Having won the World Cup three times, Brazil were given the Jules Rimet Trophy to keep. By this measure, two Europa League trophies should be permanent residents at the Ramon Sanchez Pizjuan. Indeed, no club is as synonymous with the second tier continental competition as Sevilla who have won it no fewer than six times between 2006 and 2020.
The Andalusians have their sights set on even greater prizes, though. While Sevilla have established themselves as a European force, they have still to prove themselves at Champions League level. The aim now is to make sure they never have to play in the Europa League, as good as the tournament has been to them.
There aren’t as many clubs in Europe as efficient at navigating the transfer market as Sevilla. Indeed, they have earned themselves great acclaim over the years for their smart and shrewd recruitment. This, however, depends on sales just as much as it does purchases and so Sevilla have struggled to build something lasting.
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Now, though, something feels different. Monchi is back as the sporting director at the Ramon Sanchez Pizjuan after a two-year stint at Roma and the 52-year-old has been briefed with assembling a squad capable of lifting Sevilla to the elite level of the sport. They must make their Champions League place stick starting with disposing of Borussia Dortmund in this season's last 16.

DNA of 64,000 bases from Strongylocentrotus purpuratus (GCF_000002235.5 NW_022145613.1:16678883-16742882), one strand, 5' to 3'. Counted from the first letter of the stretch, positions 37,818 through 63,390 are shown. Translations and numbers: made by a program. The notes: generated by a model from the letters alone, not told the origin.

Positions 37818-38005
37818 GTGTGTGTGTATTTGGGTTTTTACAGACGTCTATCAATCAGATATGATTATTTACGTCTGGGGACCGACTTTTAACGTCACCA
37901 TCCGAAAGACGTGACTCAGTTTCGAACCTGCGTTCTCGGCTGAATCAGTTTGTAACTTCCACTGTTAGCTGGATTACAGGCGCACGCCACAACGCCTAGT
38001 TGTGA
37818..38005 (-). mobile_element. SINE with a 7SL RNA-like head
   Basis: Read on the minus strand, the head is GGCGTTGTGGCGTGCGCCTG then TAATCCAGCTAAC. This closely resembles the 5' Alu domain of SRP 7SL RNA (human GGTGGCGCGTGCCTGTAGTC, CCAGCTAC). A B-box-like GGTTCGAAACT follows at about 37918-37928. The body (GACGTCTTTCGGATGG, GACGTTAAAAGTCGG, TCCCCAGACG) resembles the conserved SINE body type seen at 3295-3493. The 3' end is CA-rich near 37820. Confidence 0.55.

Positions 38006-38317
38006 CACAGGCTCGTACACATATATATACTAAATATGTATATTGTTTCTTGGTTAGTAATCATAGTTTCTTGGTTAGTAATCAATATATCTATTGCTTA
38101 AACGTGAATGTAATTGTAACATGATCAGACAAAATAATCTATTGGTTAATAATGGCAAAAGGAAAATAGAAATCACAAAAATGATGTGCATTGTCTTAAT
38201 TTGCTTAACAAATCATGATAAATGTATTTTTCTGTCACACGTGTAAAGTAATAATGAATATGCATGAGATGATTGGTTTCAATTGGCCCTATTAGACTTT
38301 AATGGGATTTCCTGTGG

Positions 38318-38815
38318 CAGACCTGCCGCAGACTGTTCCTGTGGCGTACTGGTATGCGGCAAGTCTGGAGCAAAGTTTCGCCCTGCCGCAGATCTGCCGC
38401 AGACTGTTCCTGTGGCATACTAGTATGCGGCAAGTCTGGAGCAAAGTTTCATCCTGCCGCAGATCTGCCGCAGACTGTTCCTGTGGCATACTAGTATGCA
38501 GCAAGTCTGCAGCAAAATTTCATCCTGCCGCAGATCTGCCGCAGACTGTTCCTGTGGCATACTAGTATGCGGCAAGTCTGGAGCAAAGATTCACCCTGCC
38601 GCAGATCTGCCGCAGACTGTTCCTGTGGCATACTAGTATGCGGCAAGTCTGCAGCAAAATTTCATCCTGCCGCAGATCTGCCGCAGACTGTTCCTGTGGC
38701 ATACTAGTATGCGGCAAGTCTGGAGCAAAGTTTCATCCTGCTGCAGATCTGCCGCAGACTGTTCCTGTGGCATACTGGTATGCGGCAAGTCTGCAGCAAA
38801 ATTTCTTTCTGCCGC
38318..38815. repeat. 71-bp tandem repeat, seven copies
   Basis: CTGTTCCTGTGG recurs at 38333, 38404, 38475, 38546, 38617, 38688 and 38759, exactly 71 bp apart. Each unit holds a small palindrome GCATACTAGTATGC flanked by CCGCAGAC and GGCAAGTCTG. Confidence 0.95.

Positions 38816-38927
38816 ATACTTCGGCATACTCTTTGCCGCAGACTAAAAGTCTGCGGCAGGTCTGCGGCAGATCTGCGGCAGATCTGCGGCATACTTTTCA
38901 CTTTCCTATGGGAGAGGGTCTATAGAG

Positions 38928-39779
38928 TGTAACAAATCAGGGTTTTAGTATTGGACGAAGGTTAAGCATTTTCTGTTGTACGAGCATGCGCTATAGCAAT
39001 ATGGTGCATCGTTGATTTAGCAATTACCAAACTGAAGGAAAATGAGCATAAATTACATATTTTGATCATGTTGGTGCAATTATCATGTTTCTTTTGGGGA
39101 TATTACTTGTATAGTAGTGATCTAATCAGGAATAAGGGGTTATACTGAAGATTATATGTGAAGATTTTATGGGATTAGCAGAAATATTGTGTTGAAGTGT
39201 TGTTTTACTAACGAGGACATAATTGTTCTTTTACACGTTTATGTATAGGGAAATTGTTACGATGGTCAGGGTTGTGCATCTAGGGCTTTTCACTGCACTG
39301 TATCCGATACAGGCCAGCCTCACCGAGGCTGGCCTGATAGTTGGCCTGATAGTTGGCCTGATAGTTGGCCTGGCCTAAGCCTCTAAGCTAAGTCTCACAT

One of Monchi’s first acts upon his return to Sevilla was to hire Julen Lopetegui, who at the time was deemed damaged goods following a 2018 that saw him sacked as both Spain manager on the eve of a World Cup and then sacked by Real Madrid just a few months later. But while many saw a joke figure, Monchi saw one of the best coaches around.
He was right to think this. Lopetegui has turned Sevilla into one of the most dynamic sides in La Liga. They are the perfect modern football team in that they are comfortable in the possession side of the game, but also in the thrust they have through the lines of transition. The high level of coaching is clear in the players on the pitch.
Jules Kounde and Diego Carlos are among Spain’s best centre back pairings. Now 35, Jesus Navas has been converted into a highly productive, and seemingly ageless, wing back. Fernando provides protection in midfield while Joan Jordan and Ivan Rakitic offer control. Then there’s Lucas Ocampos and Youssef En-Nesyri, the energetic and adaptable forwards who have scored 23 goals between them this season.
If Sevilla were lacking something in the first half of the campaign, it was a creator to replace Ever Banega, who left the club last summer. Enter Papu Gomez, the irrepressible former Atalanta midfield inventor whose play is similar in many ways to that of Banega’s. The 33-year-old has already found the net for his new team and looks to have bedded in well in the space of just a few games.
While the La Liga title challenge many predicted Sevilla would mount this season hasn’t materialised, this is a team heading in the right direction. Barcelona and Real Madrid are both in the midst of a generational transition and from that there is an opportunity for Spanish football’s established order to be shuffled. Sevilla are in a good position to take advantage. The only limit to what they can achieve with Lopetegui and Monchi at the helm is in the money they have to spend, and that has never been an issue before.
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